I wanted to like this game. I did. I really, really did. It’s adorable city building on a small board with a bunch of cubes and a plethora of building choices with synergy bonuses all over the map. It should be something I would enjoy.
I think I tried to enjoy it with too many people. Which is a fine way to enjoy lots of things, just not this.
Tiny Towns has a simple premise: small critters have started a town, and they need to build it up as much as possible without wasting their resources. Like most small critters, they have no background in urban development, so they haven’t learned how to stockpile everything in one spot and move it from place to place as necessary. They just dump something in each location and stop when the town is full.
The basic mechanic is simple enough. The active player chooses one of the five types of resources. Everyone takes one and puts it on their board. Each type of building has a resource pattern associated with it; once you have that resource pattern laid out on your board, you may construct that building in any of the spaces where those resources were put. This forces you to be extremely careful where you place each cube, since you can’t take anything off the board once it’s placed.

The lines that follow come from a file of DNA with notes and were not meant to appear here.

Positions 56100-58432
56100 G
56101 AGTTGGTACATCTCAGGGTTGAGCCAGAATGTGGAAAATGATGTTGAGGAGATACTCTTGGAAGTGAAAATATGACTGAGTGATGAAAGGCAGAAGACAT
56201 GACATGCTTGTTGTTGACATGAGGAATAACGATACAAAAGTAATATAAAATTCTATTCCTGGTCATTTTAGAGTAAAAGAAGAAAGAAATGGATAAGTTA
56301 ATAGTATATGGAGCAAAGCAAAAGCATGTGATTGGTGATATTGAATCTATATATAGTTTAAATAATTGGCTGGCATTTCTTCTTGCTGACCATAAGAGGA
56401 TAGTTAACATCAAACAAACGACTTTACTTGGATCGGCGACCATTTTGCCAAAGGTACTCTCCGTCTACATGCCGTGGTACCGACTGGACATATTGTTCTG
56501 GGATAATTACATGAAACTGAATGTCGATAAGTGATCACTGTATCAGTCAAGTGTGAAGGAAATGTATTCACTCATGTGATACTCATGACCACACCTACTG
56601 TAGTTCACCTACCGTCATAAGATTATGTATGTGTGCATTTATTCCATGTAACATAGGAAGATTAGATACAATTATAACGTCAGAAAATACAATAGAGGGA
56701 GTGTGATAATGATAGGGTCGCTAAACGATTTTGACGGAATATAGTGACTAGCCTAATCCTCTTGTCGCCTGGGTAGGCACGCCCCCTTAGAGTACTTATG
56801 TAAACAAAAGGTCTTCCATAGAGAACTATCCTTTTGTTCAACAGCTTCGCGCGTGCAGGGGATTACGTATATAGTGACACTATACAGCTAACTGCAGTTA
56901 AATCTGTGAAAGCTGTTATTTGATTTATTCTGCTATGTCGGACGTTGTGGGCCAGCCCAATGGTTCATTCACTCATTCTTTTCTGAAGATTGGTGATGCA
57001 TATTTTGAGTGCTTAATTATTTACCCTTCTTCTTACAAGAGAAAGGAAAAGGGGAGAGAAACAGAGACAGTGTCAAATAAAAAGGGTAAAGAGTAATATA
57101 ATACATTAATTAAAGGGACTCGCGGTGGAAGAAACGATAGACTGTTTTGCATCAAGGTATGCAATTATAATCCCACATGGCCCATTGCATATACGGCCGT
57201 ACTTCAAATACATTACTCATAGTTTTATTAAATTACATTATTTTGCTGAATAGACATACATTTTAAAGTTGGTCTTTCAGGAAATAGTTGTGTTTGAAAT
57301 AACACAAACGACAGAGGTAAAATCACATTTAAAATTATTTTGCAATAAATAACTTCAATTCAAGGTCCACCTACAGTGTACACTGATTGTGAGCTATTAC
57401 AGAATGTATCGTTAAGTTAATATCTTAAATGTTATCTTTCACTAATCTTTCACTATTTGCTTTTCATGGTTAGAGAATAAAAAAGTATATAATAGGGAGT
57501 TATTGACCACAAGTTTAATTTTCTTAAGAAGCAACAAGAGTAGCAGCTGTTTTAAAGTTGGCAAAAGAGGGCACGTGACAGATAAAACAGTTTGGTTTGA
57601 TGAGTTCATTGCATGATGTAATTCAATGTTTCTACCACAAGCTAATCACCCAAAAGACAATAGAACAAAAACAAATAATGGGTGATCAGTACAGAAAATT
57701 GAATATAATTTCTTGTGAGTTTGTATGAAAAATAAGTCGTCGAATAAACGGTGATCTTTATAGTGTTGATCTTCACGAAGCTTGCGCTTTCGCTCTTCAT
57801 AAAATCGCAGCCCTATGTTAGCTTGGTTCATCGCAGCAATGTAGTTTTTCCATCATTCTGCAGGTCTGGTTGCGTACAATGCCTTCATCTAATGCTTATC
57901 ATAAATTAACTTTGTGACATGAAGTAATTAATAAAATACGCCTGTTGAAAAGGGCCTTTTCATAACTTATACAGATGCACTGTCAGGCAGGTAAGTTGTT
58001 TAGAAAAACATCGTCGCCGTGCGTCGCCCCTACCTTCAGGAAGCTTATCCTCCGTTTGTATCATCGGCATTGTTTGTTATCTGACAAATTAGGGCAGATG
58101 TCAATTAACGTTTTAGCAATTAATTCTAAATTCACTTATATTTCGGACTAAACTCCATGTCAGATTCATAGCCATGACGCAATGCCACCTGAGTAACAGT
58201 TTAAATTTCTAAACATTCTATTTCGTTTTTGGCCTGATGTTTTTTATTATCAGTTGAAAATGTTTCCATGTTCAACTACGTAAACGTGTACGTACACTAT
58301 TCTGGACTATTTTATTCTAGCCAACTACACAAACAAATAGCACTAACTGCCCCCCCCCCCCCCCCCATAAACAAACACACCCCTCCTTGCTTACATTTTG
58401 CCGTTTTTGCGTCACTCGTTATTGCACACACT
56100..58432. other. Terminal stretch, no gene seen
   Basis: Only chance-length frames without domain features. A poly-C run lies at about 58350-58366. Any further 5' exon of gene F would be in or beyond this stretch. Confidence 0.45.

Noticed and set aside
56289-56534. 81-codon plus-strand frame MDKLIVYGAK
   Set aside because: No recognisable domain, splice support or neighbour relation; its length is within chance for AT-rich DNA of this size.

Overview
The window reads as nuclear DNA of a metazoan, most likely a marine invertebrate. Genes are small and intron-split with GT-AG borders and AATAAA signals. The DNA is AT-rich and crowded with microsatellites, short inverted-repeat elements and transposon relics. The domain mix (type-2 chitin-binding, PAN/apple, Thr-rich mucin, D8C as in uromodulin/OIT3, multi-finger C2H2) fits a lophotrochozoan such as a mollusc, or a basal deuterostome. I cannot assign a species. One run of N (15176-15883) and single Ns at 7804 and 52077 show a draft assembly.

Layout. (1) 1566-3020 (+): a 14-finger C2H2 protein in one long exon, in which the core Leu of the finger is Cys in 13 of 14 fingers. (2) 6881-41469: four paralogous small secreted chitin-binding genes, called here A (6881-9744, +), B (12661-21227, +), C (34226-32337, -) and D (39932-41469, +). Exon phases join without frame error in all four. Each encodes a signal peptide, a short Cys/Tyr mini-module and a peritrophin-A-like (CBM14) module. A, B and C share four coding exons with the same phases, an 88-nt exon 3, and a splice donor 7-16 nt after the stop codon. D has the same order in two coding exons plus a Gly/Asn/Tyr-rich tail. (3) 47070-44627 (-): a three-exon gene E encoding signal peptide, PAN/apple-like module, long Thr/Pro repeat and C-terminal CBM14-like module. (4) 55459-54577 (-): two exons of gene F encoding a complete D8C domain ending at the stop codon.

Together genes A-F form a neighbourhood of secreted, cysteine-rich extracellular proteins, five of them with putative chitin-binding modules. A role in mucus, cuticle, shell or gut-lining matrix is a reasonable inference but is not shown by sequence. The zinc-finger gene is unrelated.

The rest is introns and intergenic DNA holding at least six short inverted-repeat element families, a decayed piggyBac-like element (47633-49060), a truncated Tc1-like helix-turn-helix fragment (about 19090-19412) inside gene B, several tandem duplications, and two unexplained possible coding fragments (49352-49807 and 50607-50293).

Now imagine playing this with six people, where you only control the selected resource once every six turns. Yeah.
I have not played Tiny Towns with only two (or three) people. I imagine it’s quite a bit like Downforce, in that it has a set of mechanics which work considerably better with a small group. This makes the choice to sell it as a 1-6 player game extremely irritating. The game demands a high degree of intelligent choice in how you place your resources. It’s fine to make you look at your opponents and take their probable choices into account, but when there are too many of them it’s impossible to account for everything that’s going to happen between your current turn and your next one.
That, in turn, makes certain monuments (special structures unique to each person) extremely powerful in large games. Namely, anything that lets you get around the strict placement and building rules is wildly OP. There’s a variant for new players that lets you set two resources aside until you get used to the game; I recommend bigger games be played with that in effect no matter how experienced everyone is.
The rule holds, however: games are judged on how they are out of the box, not fixed by the players.
(3.5 / 5)